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Comparison of the effectiveness of group interventions on Indian women diagnosed with mild to moderate depression at an urban psychiatric clinic in South Africa

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dc.contributor.advisor Brookes HB en
dc.contributor.advisor Grainger L, Dr en
dc.contributor.author Chetty D en
dc.date.accessioned 2016-09-22T06:30:56Z
dc.date.available 2016-09-22T06:30:56Z
dc.date.created 2004 en
dc.date.submitted 2006 en
dc.identifier.uri http://hdl.handle.net/20.500.11892/5167
dc.description.abstract Background: Depression is a common mental health disorder experienced by women who attend psychiatric clinics. Antidepressant medication is usually used as a first line treatment. Non-pharmacological modalities such as group therapy are interventions considered for use together with antidepressant medication. There was a need to investigate the use of group interventions implemented by a psychiatric trained registered nurse and a volunteer in a psychiatric out-patients clinic. Purpose: To compare the effectiveness of a nurse-facilitated cognitive therapy group intervention, a volunteer led group therapy intervention and a standard treatment control group on mild to moderately depressed women attending a psychiatric out-patients clinic. Method: 45 women were selected and randomly allocated to three groups, two experimental groups and one control group. Fifteen (15) women experienced nurse-facilitated cognitive therapy intervention sessions, another 15 with volunteer-led crafts groups sessions and the last 15 were in the control group. The control group received no intervention. All 45 women continued with standard treatment, which was prescribed antidepressant medication over the three month period. Pre-test and two sequential post-tests were undertaken using the beck's depression inventory scale-BDI (1978). Results: The intergroup and the intragroup comparisons showed statistically significant improvements in the BDI scores of the intervention groups with p equal to 0.000. There were no changes in the control group. The volunteer led crafts group proved to be purposeful, stimulating and inexpensive. The nurse-facilitated group showed behaviour changes and positive feedback from both participants and staff. Conclusion: This study reflected that group interventions as adjuncts to antidepressant medication were beneficial. Volunteers and psychiatric trained nurses with appropriate training in conducting group interventions may be useful in assisting depressed patients, where specialists are scarce and innovative alternatives are needed in patient care. en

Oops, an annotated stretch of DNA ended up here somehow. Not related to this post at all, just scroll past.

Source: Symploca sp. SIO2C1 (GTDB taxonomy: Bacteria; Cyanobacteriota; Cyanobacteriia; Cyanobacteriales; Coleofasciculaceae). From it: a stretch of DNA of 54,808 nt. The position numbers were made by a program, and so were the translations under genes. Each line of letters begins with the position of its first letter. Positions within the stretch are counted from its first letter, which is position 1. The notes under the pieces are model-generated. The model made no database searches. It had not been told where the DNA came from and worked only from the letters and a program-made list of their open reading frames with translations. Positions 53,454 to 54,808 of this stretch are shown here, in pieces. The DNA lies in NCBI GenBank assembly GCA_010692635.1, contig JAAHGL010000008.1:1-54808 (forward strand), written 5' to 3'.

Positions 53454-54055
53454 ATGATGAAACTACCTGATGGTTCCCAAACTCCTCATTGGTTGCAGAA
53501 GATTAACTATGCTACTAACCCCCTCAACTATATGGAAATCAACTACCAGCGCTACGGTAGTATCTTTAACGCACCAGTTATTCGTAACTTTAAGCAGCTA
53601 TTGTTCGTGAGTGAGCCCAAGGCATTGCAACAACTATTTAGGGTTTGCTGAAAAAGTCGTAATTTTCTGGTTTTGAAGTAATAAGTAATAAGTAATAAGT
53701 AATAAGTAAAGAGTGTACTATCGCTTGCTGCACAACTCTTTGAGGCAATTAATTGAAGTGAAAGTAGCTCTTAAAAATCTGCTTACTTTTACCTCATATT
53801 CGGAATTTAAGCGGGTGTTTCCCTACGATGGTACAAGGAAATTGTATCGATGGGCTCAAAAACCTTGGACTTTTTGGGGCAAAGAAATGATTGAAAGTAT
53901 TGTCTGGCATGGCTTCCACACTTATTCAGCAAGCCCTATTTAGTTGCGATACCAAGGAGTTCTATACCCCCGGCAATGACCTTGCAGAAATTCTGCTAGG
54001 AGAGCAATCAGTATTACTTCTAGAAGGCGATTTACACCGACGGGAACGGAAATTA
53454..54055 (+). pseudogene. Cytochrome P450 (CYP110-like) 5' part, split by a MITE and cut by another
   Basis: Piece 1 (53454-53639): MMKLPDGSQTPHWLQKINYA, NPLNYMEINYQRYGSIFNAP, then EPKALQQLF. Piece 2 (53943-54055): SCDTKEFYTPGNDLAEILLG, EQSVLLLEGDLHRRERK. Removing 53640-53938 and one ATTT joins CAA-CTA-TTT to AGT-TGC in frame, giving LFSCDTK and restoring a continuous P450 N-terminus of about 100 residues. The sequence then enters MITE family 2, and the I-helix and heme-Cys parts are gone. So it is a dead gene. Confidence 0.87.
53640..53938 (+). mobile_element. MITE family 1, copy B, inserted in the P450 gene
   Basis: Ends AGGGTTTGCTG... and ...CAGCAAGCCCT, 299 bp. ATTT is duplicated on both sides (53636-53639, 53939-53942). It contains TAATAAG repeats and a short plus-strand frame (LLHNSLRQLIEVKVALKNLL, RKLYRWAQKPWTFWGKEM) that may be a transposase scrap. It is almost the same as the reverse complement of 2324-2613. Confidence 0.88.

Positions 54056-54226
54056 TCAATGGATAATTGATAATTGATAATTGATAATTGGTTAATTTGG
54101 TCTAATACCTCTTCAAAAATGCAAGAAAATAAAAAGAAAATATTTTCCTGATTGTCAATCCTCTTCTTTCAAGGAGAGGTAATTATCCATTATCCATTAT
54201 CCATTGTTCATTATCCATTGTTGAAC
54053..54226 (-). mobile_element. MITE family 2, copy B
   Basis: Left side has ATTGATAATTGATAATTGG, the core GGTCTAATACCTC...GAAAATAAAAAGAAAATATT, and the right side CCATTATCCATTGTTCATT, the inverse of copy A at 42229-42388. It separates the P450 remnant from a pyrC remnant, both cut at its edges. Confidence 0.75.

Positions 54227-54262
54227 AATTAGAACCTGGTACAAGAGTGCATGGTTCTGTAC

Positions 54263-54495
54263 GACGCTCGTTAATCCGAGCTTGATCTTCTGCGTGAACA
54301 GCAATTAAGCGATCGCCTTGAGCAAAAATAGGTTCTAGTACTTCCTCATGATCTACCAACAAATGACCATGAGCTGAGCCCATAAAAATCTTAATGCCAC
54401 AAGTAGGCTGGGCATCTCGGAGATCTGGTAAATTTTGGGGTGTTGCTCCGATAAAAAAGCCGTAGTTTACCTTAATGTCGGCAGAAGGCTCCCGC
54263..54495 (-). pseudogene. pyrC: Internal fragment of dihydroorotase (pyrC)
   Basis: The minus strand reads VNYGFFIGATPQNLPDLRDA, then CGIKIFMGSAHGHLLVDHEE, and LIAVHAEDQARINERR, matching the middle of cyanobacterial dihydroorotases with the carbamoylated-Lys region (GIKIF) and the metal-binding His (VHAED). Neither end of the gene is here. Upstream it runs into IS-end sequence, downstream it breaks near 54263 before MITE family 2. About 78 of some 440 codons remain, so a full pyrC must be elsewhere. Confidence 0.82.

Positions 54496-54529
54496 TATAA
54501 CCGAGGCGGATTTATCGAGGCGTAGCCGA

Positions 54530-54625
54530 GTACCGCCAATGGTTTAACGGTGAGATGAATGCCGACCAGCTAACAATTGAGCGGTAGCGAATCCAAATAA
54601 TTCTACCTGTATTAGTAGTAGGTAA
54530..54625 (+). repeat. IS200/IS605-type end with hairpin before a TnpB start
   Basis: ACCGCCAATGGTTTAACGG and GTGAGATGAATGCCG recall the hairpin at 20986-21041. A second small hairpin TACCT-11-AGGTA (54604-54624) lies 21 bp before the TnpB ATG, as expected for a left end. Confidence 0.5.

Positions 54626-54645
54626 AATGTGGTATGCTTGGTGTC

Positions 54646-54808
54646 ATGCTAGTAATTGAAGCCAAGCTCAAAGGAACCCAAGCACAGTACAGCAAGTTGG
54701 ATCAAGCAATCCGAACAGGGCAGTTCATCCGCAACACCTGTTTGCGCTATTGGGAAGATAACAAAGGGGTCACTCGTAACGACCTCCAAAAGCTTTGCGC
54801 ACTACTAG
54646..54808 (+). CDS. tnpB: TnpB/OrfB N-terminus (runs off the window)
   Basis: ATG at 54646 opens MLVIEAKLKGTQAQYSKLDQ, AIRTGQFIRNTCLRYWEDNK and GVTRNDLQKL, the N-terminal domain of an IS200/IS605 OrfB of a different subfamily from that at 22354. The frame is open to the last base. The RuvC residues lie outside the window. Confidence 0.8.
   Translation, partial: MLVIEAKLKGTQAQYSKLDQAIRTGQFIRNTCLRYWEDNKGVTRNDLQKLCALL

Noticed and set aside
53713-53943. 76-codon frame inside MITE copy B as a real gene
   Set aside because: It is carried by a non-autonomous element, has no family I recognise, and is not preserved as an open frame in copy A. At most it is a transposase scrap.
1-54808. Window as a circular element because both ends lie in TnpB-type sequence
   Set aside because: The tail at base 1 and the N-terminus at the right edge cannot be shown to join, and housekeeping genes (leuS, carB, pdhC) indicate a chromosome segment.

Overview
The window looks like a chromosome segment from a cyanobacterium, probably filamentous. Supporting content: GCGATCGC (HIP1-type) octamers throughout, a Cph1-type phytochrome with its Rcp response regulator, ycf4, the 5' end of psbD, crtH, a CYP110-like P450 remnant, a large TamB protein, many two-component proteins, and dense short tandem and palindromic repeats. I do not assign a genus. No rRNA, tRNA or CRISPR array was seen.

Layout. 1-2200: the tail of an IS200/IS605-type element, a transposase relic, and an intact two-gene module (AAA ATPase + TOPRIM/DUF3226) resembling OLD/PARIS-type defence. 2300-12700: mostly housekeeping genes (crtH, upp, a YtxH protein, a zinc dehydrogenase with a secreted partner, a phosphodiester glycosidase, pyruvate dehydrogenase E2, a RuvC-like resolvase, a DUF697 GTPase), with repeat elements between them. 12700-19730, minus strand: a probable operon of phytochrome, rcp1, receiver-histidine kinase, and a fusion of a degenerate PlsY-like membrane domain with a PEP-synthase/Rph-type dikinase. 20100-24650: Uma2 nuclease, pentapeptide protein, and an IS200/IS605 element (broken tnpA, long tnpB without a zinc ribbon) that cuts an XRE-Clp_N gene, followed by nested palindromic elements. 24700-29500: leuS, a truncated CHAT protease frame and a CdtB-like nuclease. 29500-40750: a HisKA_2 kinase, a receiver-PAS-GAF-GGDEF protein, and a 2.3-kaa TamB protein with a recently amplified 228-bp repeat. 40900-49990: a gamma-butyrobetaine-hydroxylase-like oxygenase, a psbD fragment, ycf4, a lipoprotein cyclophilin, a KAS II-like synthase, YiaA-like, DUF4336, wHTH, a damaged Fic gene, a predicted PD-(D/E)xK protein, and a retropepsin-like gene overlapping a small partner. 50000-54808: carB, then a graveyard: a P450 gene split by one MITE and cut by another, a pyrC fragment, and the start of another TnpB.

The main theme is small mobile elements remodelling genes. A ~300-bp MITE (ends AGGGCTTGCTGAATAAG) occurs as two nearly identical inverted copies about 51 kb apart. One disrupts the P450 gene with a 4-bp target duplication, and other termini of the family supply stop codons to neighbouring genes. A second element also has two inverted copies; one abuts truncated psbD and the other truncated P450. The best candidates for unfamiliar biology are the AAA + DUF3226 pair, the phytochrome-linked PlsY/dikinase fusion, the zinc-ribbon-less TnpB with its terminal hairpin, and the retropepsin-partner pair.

dc.language English en
dc.subject Medical sciences: Nursing en
dc.subject Psychiatric and neurologic nursing en
dc.title Comparison of the effectiveness of group interventions on Indian women diagnosed with mild to moderate depression at an urban psychiatric clinic in South Africa en
dc.type Masters degree en
dc.description.degree MTech Nursing en


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